A meeting was recently held to discuss the process of turning the borough’s largest armory into the world’s largest ice center.
On Wednesday, February 17, Senator Gustavo Rivera hosted a meeting in the King Hall of Monroe College, 2501 Jerome Avenue, about the progress of turning the Kingsbridge Armory into the Kingsbridge National Ice Center.
The Empire State Development board of directors recently approved a construction loan of $15 million, allocated from Governor Cuomo’s New York Works Fund, to be used for phase 1 of the armory’s renovations earlier this month.
The loan represents the first installment for the proposed $130 million project.
The meeting, which was headed by Rivera, along with John Neary from the Kingsbridge National Ice Center, Marion Phillips III, senior vice president of community relations for Empire State Development, Charles Samboy, assistant vice president of government and community relations for NYC Economic Development Corporation, Anthony Hasbun from NYS Homes and Community Renewal, Rachel Van Tosh, assistant commissioner for NYC Small Business Services, and Jessica Gomez from NYC Department of Housing Preservation and Development, discussed the future of the 795,000 square foot historic building and also addressed the growing concerns and questions from the community living in the Kingsbridge Armory’s shadows.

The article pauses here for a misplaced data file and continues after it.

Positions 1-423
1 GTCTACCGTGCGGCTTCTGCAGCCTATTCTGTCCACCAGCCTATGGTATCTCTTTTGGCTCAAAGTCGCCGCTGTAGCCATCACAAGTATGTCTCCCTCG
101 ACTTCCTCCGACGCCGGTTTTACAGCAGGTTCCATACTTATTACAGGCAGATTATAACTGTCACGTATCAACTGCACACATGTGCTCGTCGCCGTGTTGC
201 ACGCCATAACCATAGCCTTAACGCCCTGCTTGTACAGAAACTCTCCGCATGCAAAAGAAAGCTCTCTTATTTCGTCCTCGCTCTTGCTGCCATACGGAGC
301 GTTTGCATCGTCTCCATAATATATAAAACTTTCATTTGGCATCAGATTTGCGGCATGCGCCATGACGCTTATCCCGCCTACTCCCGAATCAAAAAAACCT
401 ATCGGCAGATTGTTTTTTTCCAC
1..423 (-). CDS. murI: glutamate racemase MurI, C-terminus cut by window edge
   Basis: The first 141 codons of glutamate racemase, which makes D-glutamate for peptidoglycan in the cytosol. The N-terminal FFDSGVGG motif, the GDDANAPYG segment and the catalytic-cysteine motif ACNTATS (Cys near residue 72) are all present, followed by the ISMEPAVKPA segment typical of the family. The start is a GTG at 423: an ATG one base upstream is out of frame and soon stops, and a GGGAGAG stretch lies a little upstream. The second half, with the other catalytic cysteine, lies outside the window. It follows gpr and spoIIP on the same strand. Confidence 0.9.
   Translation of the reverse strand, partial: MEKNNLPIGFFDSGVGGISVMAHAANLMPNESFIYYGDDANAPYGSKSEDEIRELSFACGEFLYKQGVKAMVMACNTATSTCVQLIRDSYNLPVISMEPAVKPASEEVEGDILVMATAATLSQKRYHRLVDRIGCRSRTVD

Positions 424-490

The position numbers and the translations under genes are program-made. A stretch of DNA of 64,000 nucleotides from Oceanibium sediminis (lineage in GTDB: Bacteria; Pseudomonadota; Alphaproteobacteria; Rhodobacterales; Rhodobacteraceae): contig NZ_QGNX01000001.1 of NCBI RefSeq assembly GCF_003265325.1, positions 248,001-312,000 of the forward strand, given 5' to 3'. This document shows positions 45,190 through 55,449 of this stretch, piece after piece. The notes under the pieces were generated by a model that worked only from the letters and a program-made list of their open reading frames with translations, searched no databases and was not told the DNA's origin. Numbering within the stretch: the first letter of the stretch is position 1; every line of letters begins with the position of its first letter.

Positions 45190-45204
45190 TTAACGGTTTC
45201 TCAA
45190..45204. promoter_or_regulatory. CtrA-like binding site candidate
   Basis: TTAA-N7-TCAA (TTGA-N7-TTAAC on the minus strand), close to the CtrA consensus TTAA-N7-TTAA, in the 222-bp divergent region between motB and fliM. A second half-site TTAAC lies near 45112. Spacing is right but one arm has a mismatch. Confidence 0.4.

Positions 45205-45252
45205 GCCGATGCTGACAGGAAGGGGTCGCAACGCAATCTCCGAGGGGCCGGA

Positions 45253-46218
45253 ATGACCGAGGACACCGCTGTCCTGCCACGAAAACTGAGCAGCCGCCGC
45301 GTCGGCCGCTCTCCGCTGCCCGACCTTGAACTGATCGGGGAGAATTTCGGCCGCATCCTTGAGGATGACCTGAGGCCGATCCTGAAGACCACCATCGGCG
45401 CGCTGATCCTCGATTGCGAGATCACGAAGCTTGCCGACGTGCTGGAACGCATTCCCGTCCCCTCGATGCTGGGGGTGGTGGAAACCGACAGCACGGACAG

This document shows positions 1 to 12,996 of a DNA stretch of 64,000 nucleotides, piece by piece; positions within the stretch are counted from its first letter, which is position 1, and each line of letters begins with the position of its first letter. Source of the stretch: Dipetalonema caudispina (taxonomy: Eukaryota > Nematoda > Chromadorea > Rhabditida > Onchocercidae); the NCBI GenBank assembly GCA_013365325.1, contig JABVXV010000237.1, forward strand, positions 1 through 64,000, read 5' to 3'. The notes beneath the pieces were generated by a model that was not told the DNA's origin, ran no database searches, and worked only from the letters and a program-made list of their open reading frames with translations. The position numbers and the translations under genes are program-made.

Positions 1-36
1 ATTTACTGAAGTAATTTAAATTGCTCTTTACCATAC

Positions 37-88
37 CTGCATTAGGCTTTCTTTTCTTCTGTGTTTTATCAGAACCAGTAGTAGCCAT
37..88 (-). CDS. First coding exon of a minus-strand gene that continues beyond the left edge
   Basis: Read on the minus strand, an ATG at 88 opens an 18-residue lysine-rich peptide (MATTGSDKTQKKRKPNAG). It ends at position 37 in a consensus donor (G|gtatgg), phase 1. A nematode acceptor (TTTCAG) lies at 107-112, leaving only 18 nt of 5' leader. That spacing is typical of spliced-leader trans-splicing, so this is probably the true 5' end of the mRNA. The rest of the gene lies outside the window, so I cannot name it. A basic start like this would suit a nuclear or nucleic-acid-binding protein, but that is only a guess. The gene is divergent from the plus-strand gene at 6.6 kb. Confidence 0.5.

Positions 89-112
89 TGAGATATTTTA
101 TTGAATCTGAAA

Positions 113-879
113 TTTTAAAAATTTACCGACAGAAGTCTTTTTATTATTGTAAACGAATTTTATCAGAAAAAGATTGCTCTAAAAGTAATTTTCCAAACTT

The transformation of this building will result in a central, main rink that would have a 5,000-seat capacity, along with a 50,000 square-foot community center, a 20,000 square-foot health and training facility, 50 locker rooms (including 12 NHL-size rooms) and equipment storage.
When completed, the development should create over 400 new jobs and provide on-site parking for over 450 cars.
The primary, but not the sole purpose, of this development will be the intended use by minor league and non-professional hockey teams, figure and speed skating, open skating times, instructional training along with neighborhood, high school and college leagues.
“This event was held to help build a straight line of communication between the community, KNIC and the government agencies that will play a role in ensuring that the Kingsbridge National Ice Center becomes a thriving economic engine for the west Bronx and its residents,” said Rivera.
“We want to make sure that tenants and business owners that were in this neighborhood prior to this project can stay in this neighborhood even after this transformation,” Rivera added.
Members from local unions, including Local 79 and the Laborer’s Eastern Region Organizing Fund were also in attendance – many of whom were opposed to the idea.
“Rent will increase and jobs will decrease because everybody from all over the country will be flooding to this area of the Bronx as a result of this project,” one member of the Laborer’s Eastern Region Organizing Fund said.
“For years, we have been trying to move along with this process – and we are beginning to see positive results,” said Adaline Walker-Santiago, supporter and chairwoman for Community Board 9.
“Upon completion, the (Kingsbridge National) Ice Center will strongly benefit the future of our children as well as the community and its residents,” she added.
“This building will be great for our children, great for our nearby schools and great for live performances,” said Liz Thompson, supporter and local resident.